Remembering 4 September 10 years on
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Last modified: 01 Sep 2020 8:29am
Ten years on from the magnitude 7.8 earthquake that struck at 4.35am on 4 September 2010, Council Call caught up with then Mayor Kelvin Coe to reflect on the day and its legacy.
“At first we all thought it was the Alpine Fault. We were all expecting the Alpine Fault to go, we weren’t expecting an earthquake down on the flat,” Mr Coe says.
In the dark and confusion of the first few hours he was impressed at how quickly organisations such as the Council Civil Defence team, rural volunteer fire brigade, police and community volunteers sprang into action and worked together.
The scale of the damage became clear during a mid-morning helicopter flight, he says.
“The tear in the ground went from Izone to up past Hororātā. There was damage to the roads, the sewage treatment plant in Rolleston had been knocked out and then there was the houses. You could see the damage in Hororātā where lots of houses had lost chimneys. And over Tai Tapu you could see the liquefaction, you could see these earth volcanoes all along where the liquefaction had come up and then a house and then more liquefaction.”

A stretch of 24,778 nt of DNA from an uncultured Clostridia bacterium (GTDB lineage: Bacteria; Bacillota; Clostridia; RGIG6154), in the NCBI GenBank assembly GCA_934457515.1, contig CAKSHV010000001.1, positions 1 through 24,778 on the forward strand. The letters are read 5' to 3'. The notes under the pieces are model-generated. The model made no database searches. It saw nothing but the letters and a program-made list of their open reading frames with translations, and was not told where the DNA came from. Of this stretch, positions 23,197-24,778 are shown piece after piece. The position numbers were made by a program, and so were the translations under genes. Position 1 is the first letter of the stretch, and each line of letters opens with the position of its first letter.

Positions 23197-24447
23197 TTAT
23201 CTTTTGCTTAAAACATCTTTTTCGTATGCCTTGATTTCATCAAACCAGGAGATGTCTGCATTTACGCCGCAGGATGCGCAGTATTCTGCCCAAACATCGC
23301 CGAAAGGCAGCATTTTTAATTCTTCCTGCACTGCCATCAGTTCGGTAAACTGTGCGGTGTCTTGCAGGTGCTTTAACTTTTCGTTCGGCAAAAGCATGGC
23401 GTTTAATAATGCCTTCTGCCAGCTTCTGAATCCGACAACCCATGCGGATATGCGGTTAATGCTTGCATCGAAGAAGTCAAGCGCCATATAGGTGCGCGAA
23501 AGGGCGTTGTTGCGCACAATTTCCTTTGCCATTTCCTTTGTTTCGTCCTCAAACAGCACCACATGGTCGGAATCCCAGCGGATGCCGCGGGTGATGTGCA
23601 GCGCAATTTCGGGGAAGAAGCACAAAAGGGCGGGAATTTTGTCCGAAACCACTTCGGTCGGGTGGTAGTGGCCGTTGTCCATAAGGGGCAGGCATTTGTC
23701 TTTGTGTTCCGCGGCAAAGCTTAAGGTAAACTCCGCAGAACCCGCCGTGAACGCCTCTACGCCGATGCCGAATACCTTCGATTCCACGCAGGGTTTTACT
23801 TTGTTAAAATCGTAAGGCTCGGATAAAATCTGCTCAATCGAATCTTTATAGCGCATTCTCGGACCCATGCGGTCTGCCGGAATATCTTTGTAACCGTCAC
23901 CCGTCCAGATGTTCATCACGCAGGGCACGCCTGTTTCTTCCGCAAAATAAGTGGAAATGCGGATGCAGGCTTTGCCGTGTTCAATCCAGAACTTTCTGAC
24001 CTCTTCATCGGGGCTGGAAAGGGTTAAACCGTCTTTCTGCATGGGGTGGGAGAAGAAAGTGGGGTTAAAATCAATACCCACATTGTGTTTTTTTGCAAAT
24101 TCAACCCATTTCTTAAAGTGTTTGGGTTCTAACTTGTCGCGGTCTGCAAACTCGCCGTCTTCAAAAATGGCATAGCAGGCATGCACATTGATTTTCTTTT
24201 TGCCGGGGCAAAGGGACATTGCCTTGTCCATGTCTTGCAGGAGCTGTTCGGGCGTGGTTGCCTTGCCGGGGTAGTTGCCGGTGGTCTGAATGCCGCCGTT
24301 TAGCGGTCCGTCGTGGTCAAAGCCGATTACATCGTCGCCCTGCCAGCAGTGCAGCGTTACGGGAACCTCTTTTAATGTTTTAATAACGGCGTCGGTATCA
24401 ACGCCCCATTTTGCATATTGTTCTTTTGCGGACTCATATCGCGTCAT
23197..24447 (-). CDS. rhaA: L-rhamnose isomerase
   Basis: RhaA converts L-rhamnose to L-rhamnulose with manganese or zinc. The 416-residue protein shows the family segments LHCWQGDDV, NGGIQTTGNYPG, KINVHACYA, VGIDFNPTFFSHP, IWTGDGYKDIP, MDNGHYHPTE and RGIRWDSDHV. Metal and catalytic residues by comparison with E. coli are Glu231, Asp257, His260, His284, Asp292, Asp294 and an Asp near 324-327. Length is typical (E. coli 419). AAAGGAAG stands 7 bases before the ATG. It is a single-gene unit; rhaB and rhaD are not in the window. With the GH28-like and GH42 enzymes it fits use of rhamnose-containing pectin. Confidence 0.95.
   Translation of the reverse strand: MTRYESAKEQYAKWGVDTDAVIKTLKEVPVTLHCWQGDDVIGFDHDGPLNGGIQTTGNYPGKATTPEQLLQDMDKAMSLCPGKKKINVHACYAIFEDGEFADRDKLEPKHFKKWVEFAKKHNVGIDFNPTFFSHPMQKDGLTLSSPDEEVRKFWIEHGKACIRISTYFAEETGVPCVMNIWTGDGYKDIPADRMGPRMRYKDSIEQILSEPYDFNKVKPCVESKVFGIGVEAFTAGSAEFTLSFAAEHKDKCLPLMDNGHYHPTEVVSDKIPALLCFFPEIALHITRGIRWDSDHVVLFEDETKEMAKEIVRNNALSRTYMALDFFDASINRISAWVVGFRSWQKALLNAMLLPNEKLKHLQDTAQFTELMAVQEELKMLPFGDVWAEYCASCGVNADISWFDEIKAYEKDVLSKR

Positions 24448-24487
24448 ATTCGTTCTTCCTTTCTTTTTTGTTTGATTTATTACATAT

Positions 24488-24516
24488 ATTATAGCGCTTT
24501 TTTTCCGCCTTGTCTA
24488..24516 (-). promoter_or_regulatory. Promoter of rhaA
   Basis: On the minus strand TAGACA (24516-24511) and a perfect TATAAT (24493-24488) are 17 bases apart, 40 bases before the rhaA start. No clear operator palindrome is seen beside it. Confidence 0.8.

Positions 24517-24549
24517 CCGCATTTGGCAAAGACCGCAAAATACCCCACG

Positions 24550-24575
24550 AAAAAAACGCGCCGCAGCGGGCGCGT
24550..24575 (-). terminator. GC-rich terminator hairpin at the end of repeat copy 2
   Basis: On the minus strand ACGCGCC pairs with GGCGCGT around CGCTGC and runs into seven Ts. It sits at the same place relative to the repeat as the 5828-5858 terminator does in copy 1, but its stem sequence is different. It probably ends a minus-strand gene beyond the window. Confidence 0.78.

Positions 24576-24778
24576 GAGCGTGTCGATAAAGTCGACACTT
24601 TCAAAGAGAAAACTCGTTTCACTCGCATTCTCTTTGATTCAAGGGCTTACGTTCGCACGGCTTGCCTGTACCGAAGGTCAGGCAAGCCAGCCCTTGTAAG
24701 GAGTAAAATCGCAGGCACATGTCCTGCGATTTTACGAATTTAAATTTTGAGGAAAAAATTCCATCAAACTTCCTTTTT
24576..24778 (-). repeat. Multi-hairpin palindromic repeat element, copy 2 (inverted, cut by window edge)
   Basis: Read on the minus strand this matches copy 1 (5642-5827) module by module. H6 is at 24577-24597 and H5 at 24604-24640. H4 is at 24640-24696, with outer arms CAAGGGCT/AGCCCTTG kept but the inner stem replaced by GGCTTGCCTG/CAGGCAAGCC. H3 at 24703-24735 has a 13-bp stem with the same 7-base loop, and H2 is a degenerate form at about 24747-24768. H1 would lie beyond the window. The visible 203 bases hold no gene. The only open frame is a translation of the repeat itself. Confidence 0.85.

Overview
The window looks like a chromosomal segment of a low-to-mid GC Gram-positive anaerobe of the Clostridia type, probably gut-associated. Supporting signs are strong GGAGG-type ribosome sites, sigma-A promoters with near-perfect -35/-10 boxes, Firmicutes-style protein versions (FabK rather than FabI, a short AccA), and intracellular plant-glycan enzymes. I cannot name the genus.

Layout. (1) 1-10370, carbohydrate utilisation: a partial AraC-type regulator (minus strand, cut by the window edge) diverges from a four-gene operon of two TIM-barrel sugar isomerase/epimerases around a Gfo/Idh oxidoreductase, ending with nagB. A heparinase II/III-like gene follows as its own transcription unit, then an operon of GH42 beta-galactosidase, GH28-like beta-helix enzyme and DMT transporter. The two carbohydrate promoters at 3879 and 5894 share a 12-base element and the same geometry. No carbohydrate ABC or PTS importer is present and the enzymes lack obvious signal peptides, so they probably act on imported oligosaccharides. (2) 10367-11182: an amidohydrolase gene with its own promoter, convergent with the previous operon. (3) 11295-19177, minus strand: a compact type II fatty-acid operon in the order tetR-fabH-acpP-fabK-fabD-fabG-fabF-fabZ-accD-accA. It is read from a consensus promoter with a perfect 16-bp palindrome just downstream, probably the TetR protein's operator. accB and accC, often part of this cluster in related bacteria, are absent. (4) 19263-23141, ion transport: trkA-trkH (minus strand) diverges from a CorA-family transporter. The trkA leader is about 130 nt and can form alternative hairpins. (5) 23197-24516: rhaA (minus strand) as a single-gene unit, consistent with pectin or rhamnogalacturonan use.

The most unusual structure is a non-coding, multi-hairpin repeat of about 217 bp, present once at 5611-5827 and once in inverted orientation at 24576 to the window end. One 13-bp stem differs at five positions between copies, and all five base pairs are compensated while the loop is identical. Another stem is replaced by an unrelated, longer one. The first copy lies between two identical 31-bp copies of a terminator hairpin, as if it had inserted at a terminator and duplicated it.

The community rallied round each other, he says. Farmers were especially quick to work together to ensure cows were milked, silos repaired and people supported.
Then there was a huge effort to ensure buildings were stickered for damage, roads and services reinstated and planning got under way for the huge changes ahead.
Selwyn was already one of the fastest growing areas of the country, but it was clear the earthquakes would accelerate that growth, Mr Coe says.
The Council pressed ahead with major projects such as the Selwyn Aquatic Centre, and Lincoln Event Centre was completed. There has been a legacy of new urban growth adding to and strengthening existing communities, he says.
“Selwyn is now more urban and diverse than we were before but with the damage repaired, lessons learned and remembered, life goes on and we move on too.”